After suffering the effects of the Covid-19 pandemic, the automotive sector continues to face significant changes. While the market is expected to return to pre-pandemic levels by 2023, companies must now respond to new economic and environmental challenges as well as raw materials shortages.
With 1.8 million unsold cars, overall sales fell by 11% compared to the same time, last year in 2021. China and the United States are leading the way in sales. In Europe, even though the level is historically low, the worst since 1996, new models of electric, hydrogen and connected cars are emerging.
For the last ten years or so, the automotive industry has undergone unprecedented changes to adapt and optimise the balance between digitalization and environmental sustainability.
The growing demand for electric vehicles and connected cars with IS and digital information systems poses a major threat to traditional carmakers. The use of more electronic components in car production is driving technology companies to enter the market causing major disruptions. Therefore, if automobile manufacturers do not rethink their engineering process and incorporate new technologies into it, they risk disappearing. Today, already 85% of the new cars available on the Chinese, American and European market are considered as connected. By 2025, more than 470 millions of connected cars will be in circulation in these 3 regions. In the long run, this could even transform the current business model of the automotive industry. Indeed, the value of this market would no longer be the result of the production and sell of cars, but it would be thanks to fleet management and digital services.
In addition to this digital transition, the automotive sector must respond to another major challenge: energy transition and environmental sustainability. Indeed, electric vehicles have an increasing share of the market; from January to May 2022, nearly 3 million of a 100% electrical cars were sold worldwide, compared to 1.7 million in the same period in 2021, or an increase of about 80%. However, for the moment, the batteries of these cars remain a problem. They require the extraction of rare materials, and their recycling process is not yet well defined. Given that cars are a major contributor to air pollution and the industry uses large amounts of water and energy, it is a priority for manufactures to consider the current climate change mitigation targets and consumers’ greener preferences. From now on, this sector is already trying to find new solutions. Among them, we can find the implementation of a more circular production. For example, the production process can integrate more recycled material. In that case, different components from old cars ready for scrapping, such as metals, glass, plastics, or various textiles. can be separated and processed. The aim of all these measures is to keep the ecological footprint of the production process to a minimum.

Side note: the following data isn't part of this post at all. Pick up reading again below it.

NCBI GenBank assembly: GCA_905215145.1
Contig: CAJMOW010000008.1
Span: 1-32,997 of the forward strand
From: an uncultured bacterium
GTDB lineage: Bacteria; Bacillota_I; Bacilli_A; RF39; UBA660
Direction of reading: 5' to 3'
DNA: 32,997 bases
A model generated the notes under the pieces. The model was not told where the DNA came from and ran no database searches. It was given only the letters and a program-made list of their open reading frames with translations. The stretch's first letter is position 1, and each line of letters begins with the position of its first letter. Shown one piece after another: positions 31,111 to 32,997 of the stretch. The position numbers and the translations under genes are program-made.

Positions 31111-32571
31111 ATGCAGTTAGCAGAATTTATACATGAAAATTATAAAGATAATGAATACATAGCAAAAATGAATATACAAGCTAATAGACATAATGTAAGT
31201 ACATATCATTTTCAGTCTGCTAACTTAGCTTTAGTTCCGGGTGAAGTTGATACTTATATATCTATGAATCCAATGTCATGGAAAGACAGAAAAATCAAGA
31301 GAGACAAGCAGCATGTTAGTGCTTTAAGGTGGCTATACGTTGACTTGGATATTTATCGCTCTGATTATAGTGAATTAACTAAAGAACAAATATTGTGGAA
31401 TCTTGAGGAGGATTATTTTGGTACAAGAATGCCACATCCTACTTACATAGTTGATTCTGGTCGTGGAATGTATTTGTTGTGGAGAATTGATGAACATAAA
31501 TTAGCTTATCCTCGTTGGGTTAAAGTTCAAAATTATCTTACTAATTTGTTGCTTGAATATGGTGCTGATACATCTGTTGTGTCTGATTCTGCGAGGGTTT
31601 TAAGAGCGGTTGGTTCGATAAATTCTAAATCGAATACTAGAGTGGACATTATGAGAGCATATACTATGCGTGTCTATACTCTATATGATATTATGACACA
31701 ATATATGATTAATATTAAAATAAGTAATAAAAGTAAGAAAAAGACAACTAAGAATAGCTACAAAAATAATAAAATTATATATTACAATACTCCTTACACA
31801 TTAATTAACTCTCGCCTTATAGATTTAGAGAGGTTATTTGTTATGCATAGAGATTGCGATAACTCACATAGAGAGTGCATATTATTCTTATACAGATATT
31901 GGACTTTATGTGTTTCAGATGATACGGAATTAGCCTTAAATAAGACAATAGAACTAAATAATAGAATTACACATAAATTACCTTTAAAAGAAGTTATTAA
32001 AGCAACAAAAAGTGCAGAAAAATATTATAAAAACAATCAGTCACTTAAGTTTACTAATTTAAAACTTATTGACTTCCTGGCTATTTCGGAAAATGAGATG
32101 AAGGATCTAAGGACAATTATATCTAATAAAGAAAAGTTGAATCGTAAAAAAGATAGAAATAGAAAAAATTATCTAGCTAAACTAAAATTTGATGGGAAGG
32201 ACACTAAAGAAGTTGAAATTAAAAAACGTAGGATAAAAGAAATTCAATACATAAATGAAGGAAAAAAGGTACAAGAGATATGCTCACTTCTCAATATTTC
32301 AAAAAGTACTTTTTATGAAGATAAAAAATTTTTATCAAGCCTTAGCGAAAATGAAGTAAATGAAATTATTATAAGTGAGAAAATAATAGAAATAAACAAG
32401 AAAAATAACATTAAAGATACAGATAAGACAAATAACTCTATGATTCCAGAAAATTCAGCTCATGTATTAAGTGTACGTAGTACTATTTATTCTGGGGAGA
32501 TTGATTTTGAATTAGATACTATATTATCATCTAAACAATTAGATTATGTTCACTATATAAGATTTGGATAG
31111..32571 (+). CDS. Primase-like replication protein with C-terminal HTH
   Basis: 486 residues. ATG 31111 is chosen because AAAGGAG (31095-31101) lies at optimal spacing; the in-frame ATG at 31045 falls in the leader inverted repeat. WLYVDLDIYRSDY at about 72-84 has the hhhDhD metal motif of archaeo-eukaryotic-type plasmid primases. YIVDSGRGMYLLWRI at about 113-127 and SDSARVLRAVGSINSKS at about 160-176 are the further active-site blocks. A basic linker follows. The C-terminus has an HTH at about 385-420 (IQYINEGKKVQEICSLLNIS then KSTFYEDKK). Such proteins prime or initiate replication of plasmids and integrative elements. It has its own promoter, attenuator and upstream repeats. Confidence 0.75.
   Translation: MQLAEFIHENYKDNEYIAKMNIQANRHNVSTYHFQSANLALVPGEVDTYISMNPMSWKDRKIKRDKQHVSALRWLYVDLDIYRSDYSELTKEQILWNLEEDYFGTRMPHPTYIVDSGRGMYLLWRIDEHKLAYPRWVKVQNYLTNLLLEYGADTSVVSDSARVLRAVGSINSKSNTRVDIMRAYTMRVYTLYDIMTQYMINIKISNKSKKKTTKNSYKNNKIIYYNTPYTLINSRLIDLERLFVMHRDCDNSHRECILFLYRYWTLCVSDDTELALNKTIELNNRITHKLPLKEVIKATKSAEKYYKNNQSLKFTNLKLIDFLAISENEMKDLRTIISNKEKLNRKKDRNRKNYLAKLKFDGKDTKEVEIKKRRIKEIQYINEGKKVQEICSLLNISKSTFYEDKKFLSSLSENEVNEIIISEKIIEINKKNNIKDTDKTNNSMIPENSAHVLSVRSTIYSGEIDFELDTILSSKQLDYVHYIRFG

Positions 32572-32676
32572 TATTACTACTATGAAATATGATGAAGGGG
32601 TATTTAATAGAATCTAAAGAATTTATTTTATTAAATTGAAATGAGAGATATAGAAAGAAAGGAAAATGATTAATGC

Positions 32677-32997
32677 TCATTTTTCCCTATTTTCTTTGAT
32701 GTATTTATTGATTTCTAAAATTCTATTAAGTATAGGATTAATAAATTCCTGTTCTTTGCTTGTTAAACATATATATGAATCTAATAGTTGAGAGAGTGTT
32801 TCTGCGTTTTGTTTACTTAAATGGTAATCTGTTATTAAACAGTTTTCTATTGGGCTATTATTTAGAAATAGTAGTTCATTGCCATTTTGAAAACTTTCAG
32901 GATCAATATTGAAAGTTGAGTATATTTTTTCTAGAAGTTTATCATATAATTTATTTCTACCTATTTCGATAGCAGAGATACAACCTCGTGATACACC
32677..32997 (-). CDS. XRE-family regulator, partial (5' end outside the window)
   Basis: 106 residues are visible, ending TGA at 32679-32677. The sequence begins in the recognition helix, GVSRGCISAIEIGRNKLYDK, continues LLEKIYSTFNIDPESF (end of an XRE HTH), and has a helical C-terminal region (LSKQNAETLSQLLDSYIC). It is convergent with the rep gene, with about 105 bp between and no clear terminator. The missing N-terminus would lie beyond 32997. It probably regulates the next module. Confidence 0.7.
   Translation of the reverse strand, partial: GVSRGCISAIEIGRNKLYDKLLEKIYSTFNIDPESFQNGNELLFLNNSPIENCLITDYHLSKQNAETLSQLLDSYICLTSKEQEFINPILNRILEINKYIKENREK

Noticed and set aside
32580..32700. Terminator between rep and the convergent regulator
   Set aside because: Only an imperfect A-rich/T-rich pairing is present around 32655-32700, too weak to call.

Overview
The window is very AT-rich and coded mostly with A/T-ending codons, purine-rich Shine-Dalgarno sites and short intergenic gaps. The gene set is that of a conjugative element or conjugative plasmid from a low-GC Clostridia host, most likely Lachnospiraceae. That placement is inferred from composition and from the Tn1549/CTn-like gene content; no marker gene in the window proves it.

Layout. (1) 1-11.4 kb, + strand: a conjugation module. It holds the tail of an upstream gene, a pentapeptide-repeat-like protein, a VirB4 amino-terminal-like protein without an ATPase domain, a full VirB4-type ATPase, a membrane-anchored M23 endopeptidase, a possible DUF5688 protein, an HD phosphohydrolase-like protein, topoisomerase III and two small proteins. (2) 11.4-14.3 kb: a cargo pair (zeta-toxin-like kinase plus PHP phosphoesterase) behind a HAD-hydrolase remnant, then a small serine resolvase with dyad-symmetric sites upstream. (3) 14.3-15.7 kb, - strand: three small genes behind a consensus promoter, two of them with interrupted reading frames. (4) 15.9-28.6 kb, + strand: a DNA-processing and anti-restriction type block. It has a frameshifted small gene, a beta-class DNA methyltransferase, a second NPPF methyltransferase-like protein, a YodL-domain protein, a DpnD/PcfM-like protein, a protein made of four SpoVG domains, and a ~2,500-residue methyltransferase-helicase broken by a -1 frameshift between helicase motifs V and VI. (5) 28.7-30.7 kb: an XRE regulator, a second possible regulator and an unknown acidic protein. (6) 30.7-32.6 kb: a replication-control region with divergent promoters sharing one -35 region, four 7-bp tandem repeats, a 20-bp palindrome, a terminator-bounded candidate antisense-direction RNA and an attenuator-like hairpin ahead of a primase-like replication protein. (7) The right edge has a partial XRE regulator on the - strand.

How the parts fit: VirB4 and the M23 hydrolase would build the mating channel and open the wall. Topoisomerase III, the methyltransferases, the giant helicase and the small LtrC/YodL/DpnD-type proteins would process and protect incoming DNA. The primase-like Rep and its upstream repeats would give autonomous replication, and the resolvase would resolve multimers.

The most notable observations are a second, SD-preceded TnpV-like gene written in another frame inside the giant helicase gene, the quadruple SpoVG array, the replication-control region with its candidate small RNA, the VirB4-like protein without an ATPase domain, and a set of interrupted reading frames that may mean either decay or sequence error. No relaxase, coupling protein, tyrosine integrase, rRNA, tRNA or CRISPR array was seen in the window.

The global situation
Today, the automotive sector is facing cyclical challenges and must adapt to repeated crises. The pandemic has had a particular impact on the global semiconductor market, limiting the production of automotives. Globally, 7.7 million vehicles were delayed in 2021, resulting in a loss of €180 billion in revenue. The current war between Russia and Ukraine is also having a severe impact on the automobile industry – both in terms of production and sales as they are major suppliers of materials such as neon, palladium or C4F6, which are essential for the production of electronic chips. Together, they supply between 45 and 54% of the production of semiconductor quality. Moreover, the rising inflation is leading to less consumption which together with these shortages has led car manufacturers to cut production and sales forecasts. The increase in the price of petrol is also having an impact. Households are more careful with their savings and will limit their car journeys to a minimum.
Resetting for growth
The automotive industry is currently undergoing a process of change and will continue to evolve in the coming years. It is important to accompany this sector in this digital and ecological transition. And this is where Amaris Consulting can step thanks to our expert positioning in data science, engineering, or management. We have already carried out many projects on this subject, for example in the Battery Management System (BMS) area, where we are involved in design and the implementation of software for our clients, or autonomous driving.
To keep up with these changes and the future of mobility, carmakers must adopt an innovation-driven approach and excel in digitalization and environmental sustainability. This is the challenge that talents will have to face: continue to innovate in this sector in full transformation, while taking into account the global and environmental issues that involves.
At Amaris Consulting we have helped many of our clients to overcome challenges with, among others, our expertise in Battery Management System and the design and implementation of software. Discover how our IS & Digital and Engineering solutions can help you.